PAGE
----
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List Of Contents | Contents of Saunterings, by Charles Dudley Warner
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not wonder that Walter Scott dwells so much on eating, or lets his
heroes pull at the pewter mugs so often.  Perhaps one might find a
better lunch in Paris, but he surely couldn't find this one.


It was the first of May when we came up from Italy.  The spring grew
on us as we advanced north; vegetation seemed further along than it
was south of the Alps.  Paris was bathed in sunshine, wrapped in
delicious weather, adorned with all the delicate colors of blushing
spring.  Now the horse-chestnuts are all in bloom) and so is the
hawthorn; and in parks and gardens there are rows and alleys of
trees, with blossoms of pink and of white; patches of flowers set in
the light green grass; solid masses of gorgeous color, which fill all
the air with perfume; fountains that dance in the sunlight as if just
released from prison; and everywhere the soft suffusion of May.
Young maidens who make their first communion go into the churches in
processions of hundreds, all in white, from the flowing veil to the
satin slipper; and I see them everywhere for a week after the
ceremony, in their robes of innocence, often with bouquets of
flowers, and attended by their friends; all concerned making it a
joyful holiday, as it ought to be.  I hear, of course, with what
false ideas of life these girls are educated; how they are watched
before marriage; how the marriage is only one of arrangement, and
what liberty they eagerly seek afterwards.  I met a charming Paris
lady last winter in Italy, recently married, who said she had never
been in the Louvre in her life; never had seen any of the magnificent
pictures or world-famous statuary there, because girls were not
allowed to go there, lest they should see something that they ought
not to see.  I suppose they look with wonder at the young American
girls who march up to anything that ever was created, with undismayed

Another Frenchwoman, a lady of talent and the best breeding, recently
said to a friend, in entire unconsciousness that she was saying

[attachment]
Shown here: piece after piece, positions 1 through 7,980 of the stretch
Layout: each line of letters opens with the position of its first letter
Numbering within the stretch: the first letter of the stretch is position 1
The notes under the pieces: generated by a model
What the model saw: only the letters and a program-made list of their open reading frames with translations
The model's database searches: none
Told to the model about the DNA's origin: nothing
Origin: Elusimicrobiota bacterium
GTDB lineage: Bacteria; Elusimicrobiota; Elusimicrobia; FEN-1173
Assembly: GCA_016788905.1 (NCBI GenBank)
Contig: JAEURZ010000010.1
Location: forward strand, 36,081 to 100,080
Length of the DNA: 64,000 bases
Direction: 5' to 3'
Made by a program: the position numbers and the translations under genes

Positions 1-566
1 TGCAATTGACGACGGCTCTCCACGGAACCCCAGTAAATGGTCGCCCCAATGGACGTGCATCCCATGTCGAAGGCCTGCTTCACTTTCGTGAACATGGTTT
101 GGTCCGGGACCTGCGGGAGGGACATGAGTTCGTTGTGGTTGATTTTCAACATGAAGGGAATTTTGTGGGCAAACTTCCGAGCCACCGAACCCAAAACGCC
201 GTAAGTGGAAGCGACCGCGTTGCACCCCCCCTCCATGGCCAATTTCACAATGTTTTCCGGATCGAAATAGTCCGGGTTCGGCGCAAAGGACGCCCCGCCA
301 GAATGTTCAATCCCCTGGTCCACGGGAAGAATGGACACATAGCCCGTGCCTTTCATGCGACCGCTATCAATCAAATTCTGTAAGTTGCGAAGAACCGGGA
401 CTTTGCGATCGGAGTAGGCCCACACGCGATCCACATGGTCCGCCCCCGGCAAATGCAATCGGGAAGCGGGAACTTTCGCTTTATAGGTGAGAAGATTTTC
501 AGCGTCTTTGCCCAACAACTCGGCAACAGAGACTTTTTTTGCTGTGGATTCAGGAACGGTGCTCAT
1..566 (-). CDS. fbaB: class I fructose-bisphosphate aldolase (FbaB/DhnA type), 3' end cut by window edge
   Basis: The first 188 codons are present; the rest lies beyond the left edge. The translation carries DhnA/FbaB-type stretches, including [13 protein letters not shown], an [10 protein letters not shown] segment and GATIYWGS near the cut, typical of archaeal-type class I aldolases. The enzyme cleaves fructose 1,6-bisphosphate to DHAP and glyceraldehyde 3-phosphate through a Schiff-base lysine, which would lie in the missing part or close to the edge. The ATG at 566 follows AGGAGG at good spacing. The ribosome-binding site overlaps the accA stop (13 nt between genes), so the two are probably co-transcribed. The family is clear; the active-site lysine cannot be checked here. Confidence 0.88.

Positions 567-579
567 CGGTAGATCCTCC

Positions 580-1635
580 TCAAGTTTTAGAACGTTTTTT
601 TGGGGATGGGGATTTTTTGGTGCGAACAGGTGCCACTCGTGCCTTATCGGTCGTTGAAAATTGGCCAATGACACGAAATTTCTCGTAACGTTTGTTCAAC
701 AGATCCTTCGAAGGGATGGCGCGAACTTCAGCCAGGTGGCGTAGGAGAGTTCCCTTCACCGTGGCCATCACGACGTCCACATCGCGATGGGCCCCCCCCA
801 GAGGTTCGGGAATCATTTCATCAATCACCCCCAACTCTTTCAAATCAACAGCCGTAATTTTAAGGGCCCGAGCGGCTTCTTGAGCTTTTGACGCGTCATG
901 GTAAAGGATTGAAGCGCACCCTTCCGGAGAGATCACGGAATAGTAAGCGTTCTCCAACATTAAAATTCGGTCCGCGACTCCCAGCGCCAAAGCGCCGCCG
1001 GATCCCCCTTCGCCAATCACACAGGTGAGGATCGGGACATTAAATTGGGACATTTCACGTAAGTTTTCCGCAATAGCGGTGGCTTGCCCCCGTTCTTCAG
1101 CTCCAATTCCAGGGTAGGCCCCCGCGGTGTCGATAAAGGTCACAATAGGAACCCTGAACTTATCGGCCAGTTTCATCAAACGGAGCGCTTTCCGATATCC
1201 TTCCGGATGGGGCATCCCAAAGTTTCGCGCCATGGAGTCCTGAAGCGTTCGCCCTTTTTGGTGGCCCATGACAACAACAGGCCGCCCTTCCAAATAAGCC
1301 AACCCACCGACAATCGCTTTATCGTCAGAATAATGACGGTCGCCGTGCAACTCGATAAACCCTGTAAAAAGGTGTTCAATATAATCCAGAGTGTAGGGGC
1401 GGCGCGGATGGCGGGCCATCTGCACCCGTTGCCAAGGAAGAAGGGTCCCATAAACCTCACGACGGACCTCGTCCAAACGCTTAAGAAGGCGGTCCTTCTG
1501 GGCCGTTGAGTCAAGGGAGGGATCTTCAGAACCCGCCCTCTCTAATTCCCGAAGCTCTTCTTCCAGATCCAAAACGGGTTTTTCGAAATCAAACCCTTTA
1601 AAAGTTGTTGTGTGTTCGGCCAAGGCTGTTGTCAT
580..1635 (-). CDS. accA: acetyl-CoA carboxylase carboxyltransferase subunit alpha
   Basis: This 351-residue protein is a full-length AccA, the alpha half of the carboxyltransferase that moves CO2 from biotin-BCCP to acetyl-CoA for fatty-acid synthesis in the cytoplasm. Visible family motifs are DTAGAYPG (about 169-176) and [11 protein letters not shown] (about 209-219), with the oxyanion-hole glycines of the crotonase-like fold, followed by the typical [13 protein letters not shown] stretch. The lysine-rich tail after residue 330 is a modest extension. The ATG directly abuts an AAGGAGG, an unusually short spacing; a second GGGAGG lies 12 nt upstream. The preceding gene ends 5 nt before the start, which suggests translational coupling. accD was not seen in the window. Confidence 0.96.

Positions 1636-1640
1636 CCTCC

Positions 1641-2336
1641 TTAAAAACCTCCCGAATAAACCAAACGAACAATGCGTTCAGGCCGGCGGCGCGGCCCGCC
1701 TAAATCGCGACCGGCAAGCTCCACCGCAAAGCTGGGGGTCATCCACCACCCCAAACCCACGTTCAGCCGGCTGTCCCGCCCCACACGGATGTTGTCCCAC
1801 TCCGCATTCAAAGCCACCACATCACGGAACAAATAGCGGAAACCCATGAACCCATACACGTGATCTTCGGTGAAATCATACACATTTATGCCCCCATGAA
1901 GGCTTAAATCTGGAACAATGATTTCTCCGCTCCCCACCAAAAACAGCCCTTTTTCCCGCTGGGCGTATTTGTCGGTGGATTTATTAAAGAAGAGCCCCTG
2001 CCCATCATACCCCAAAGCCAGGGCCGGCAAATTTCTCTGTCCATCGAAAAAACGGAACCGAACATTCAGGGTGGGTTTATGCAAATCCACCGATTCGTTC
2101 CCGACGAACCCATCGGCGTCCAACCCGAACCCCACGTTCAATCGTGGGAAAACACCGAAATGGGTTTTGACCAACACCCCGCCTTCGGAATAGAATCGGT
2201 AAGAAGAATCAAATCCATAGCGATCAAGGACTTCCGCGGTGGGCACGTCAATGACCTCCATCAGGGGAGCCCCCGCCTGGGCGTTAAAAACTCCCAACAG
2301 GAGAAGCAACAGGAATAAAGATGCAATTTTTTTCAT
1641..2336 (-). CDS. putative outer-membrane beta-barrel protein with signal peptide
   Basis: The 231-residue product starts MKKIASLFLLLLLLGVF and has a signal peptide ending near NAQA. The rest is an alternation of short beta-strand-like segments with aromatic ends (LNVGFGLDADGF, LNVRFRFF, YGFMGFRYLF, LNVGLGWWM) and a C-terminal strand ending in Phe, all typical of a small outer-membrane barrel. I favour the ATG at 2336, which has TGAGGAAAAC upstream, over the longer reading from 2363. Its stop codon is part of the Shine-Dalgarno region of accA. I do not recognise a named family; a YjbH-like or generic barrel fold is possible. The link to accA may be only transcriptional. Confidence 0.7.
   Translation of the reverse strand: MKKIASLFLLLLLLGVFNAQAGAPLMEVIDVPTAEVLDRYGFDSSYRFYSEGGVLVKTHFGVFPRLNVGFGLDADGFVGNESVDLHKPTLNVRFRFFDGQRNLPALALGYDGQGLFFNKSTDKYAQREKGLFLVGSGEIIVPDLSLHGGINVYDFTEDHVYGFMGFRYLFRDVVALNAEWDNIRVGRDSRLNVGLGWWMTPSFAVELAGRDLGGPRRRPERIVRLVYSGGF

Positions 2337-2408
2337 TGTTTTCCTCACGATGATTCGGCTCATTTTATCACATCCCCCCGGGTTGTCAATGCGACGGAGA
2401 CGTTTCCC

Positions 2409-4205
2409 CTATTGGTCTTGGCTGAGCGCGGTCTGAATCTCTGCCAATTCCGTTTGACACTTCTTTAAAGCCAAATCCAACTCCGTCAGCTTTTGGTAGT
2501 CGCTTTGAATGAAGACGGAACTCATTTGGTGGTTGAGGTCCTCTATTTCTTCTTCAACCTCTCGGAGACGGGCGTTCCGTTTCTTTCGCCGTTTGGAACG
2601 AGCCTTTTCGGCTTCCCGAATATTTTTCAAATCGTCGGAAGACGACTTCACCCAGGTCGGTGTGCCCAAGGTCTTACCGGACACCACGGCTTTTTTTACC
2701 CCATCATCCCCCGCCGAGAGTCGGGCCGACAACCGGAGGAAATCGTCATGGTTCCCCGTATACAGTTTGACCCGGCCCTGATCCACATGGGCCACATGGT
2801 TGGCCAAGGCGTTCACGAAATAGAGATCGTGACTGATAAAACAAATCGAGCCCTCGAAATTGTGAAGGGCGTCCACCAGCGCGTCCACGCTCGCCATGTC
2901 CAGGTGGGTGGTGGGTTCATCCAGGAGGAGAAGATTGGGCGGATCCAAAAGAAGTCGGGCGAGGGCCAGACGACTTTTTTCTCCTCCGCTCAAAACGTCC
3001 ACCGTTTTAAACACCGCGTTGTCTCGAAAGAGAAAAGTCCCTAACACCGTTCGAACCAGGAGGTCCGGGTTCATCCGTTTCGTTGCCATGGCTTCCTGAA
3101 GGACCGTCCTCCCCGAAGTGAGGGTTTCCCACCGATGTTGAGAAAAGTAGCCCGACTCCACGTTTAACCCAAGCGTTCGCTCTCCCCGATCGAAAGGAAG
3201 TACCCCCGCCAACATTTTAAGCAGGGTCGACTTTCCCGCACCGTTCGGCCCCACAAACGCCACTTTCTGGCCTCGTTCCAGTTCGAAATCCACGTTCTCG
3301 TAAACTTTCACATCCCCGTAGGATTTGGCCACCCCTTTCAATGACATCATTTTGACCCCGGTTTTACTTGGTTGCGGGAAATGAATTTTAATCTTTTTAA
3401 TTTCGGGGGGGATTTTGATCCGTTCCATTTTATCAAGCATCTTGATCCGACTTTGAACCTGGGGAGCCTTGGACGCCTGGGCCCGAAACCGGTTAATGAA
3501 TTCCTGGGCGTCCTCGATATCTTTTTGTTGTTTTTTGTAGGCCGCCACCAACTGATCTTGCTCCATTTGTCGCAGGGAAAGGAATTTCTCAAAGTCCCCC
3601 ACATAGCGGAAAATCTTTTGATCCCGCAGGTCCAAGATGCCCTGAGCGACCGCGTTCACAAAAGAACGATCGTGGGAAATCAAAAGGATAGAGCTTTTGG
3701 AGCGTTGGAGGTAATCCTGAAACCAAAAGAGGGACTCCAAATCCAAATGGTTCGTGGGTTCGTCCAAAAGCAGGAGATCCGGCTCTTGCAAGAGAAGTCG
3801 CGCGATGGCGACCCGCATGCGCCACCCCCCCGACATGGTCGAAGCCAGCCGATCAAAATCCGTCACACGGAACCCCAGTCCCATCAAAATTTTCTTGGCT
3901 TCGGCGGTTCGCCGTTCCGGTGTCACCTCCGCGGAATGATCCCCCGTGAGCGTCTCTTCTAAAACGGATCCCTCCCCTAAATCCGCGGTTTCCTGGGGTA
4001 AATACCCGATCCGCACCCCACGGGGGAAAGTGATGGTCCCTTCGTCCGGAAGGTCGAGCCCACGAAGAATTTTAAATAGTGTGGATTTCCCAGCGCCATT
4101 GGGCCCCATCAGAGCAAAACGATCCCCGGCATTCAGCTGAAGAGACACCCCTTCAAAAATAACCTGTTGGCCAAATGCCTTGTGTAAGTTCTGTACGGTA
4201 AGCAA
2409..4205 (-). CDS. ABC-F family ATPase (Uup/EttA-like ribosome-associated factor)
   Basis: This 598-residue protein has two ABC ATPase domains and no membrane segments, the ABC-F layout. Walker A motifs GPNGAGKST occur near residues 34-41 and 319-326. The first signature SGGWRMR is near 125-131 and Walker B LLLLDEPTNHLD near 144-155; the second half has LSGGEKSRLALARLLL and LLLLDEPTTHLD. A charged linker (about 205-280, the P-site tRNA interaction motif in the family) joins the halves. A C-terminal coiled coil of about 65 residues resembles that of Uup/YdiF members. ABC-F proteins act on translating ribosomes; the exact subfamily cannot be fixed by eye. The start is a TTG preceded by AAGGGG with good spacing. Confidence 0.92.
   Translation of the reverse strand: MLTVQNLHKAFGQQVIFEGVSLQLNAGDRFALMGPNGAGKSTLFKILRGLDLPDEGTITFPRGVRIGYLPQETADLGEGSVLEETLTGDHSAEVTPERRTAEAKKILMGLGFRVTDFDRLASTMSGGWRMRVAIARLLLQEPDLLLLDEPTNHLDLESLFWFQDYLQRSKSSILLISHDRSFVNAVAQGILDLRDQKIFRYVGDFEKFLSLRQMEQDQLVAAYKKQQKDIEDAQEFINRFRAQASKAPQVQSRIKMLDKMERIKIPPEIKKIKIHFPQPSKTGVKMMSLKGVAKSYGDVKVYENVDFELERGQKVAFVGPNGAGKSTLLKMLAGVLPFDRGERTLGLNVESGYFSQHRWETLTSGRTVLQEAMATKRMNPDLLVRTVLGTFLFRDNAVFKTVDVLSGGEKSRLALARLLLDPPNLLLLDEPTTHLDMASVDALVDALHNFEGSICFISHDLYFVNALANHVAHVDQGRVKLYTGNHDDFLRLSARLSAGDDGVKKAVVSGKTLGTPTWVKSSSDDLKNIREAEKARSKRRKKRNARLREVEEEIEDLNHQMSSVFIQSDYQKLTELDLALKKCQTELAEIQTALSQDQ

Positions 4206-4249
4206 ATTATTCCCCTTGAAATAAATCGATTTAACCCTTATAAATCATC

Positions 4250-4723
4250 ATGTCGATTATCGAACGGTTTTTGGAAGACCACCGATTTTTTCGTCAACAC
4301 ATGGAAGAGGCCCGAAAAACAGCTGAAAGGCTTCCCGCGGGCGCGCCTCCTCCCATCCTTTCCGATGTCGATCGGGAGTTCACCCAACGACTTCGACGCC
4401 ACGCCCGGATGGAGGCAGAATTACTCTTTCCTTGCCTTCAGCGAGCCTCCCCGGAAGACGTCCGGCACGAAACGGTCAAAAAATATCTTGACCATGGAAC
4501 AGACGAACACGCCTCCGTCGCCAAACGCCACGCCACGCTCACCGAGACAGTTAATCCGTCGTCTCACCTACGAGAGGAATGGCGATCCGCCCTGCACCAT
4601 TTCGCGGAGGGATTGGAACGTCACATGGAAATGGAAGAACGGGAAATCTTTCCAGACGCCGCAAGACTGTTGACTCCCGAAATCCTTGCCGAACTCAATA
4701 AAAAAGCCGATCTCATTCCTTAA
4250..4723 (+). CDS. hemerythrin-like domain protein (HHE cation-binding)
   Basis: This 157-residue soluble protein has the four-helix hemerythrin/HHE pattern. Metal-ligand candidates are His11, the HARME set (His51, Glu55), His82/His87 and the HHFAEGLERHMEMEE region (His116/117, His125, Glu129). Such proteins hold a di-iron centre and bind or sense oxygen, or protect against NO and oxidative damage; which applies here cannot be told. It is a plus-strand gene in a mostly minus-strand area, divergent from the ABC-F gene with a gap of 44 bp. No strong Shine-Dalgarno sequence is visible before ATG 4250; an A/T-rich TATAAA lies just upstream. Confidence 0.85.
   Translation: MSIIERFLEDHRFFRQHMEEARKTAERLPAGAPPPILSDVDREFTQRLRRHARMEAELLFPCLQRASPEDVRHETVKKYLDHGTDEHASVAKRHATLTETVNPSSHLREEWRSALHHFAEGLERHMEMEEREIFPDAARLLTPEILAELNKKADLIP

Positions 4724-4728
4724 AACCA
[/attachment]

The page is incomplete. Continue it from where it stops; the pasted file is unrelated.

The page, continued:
anything remarkable, that, when she was seventeen, her great desire
was to marry one of her uncles (a thing not very unusual with the
papal dispensation), in order to keep all the money in the family!
That was the ambition of a girl of seventeen.

I like, on these sunny days, to look into the Luxembourg Garden:
nowhere else is the eye more delighted with life and color.  In the
afternoon, especially, it is a baby-show worth going far to see.  The
avenues are full of children, whose animated play, light laughter,
and happy chatter, and pretty, picturesque dress, make a sort of
fairy grove of the garden; and all the nurses of that quarter bring
their charges there, and sit in the shade, sewing, gossiping, and
comparing the merits of the little dears.  One baby differs from
another in glory, I suppose; but I think on such days that they are
all lovely, taken in the mass, and all in sweet harmony with the
delicious atmosphere, the tender green, and the other flowers of
spring.  A baby can't do better than to spend its spring days in the
Luxembourg Garden.

There are several ways of seeing Paris besides roaming up and down
before the blazing shop-windows, and lounging by daylight or gaslight
along the crowded and gay boulevards; and one of the best is to go to
the Bois de Boulogne on a fete-day, or when the races are in
progress.  This famous wood is very disappointing at first to one who
has seen the English parks, or who remembers the noble trees and
glades and avenues of that at Munich.  To be sure, there is a lovely
little lake and a pretty artificial cascade, and the roads and walks
are good; but the trees are all saplings, and nearly all the "wood"
is a thicket of small stuff.  Yet there is green grass that one can
roll on, and there is a grove of small pines that one can sit under.
It is a pleasant place to drive toward evening; but its great
attraction is the crowd there.  All the principal avenues are lined
with chairs, and there people sit to watch the streams of carriages.

I went out to the Bois the other day, when there were races going on;
not that I went to the races, for I know nothing about them, per se,
and care less.  All running races are pretty much alike.  You see a
lean horse, neck and tail, flash by you, with a jockey in colors on
his back; and that is the whole of it.  Unless you have some money on
it, in the pool or otherwise, it is impossible to raise any
excitement.  The day I went out, the Champs Elysees, on both sides,
its whole length, was crowded with people, rows and ranks of them
sitting in chairs and on benches.  The Avenue de l'Imperatrice, from
the Arc de l'Etoile to the entrance of the Bois, was full of
promenaders; and the main avenues of the Bois, from the chief
entrance to the race-course, were lined with people, who stood or
sat, simply to see the passing show.  There could not have been less
than ten miles of spectators, in double or triple rows, who had taken